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Is there a way to bind folders located in an .img file to folders outside it?

To be more specific, supposing there's Ubuntu installed in img file, I want the image's fstab to bind a few folders outside the img file.

That is to say the binding must be done from within the image. So if I save anything in one of the binded folders, it will save outside the image without taking up the space assigned to the img.

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How is Ubuntu running from the img? – Oli Aug 13 '11 at 15:06
I can make it run using KVM, but my goal is to use GRUB and boot into it. – Oxwivi Aug 13 '11 at 16:02
Is this a standard ubuntu install or some-sort of customised install? If its a customised image, you probably want to do some-sort of nfs-sharing/mounting in the img (or iso) customised image ... this is beyond my knowledge though on how to produce a customised image, hence this comment - – fossfreedom Aug 15 '11 at 20:45
@fossfreedom, that isn't an option, as I plan to be able to boot into the img as well. – Oxwivi Aug 16 '11 at 8:07

I don't see why not. The Linux is just a series of files. Devices are files and your img is just a file on a device. Mount the device, then the image on the device and then bind-mount the locations inside the mounted img. Simples.

UUID=your_device_UUID    /media/disk    ext4    errors=remount-ro    0    1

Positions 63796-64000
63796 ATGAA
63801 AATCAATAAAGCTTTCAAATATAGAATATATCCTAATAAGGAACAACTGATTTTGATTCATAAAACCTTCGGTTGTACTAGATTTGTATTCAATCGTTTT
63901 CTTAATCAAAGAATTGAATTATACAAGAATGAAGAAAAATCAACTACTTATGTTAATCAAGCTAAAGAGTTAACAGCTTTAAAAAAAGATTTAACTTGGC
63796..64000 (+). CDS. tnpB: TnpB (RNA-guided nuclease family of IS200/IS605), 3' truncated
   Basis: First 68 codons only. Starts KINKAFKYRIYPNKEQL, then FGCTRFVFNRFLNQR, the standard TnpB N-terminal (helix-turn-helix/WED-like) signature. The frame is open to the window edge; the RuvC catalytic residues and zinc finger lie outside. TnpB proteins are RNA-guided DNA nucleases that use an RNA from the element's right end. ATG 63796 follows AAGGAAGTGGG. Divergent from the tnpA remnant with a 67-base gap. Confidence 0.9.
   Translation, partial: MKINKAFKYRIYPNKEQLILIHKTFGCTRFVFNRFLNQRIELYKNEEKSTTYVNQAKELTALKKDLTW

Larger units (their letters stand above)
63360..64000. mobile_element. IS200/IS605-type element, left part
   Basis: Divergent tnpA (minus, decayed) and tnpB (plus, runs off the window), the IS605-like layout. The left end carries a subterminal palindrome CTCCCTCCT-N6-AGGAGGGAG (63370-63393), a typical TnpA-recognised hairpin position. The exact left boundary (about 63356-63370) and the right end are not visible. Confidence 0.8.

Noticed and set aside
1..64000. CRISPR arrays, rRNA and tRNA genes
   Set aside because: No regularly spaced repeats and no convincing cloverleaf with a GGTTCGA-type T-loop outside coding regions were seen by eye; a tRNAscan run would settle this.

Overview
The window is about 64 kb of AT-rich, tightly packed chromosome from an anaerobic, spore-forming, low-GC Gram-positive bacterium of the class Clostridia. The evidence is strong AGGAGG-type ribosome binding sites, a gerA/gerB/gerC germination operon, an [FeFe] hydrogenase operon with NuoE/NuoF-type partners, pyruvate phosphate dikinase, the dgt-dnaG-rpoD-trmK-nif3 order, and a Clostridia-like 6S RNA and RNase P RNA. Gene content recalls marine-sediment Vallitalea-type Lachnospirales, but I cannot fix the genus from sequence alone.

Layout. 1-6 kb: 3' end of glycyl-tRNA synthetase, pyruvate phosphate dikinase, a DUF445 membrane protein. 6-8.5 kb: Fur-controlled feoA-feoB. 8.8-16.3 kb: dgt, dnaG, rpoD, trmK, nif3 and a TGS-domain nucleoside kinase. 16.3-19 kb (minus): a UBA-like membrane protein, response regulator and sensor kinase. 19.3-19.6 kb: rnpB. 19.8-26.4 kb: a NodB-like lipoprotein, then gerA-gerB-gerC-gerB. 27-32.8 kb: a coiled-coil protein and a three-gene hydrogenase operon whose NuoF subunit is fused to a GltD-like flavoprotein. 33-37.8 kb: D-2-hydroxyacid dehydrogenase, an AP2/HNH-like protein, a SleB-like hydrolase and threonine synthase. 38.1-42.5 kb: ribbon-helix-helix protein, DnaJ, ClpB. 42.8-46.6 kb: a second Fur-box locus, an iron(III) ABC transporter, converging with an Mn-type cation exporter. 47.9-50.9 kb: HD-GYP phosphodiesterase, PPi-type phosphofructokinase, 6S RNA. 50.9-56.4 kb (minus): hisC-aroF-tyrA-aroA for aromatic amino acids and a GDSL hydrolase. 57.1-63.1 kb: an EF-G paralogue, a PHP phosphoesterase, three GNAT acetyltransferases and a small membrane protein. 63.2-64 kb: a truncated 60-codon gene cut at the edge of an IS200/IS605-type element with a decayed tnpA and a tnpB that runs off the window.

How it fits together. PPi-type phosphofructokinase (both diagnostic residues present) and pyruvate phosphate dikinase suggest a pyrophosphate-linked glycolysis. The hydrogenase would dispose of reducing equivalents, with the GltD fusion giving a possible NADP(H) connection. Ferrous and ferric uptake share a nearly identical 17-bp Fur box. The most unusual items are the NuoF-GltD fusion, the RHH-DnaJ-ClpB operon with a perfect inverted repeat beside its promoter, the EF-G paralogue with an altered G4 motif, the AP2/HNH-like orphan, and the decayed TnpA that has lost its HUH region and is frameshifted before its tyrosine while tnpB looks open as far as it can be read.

/media/disk/image.img    /mnt/img       auto    defaults             0    0
/mnt/img/deep-location   /mnt/deep      none    bind

The targets (second column) need to exist so you will have to do some sudo mkdir (drop the sudo if you're mounting inside your home). The locations are completely up to you. Use /mnt/ for mounting things you don't want to show up as devices in naultilus and use /media/ for things that you do want to show up.

Oh and on the second mount, you might have to switch auto for the actual filesystem of the image.

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No, I mean bind from within the Ubuntu in the img. The binding I'm looking for should be done by the Ubuntu inside. – Oxwivi Aug 13 '11 at 11:09
No, I still don't understand what you're trying to do. Perhaps you could edit the question to give an example of what should be where. – Oli Aug 13 '11 at 11:14
Updated question. – Oxwivi Aug 13 '11 at 11:31

Can you try this:

edit /etc/rc.local and make an entry like:

sudo mount /dev/sdaX /home/user

share|improve this answer
If I boot into the img, there isn't going to be any other operating system to manage the share. – Oxwivi Aug 17 '11 at 13:28
Now I got it. I will think in a solution. – desgua Aug 17 '11 at 13:32
Maybe mounting with script that runs at startup? – desgua Aug 17 '11 at 13:53
Yes but, how can I get it to detect the filesystem outside in the first place? – Oxwivi Aug 18 '11 at 11:16
After the boot, what is the output of sudo fdisk -l? – desgua Aug 18 '11 at 12:27

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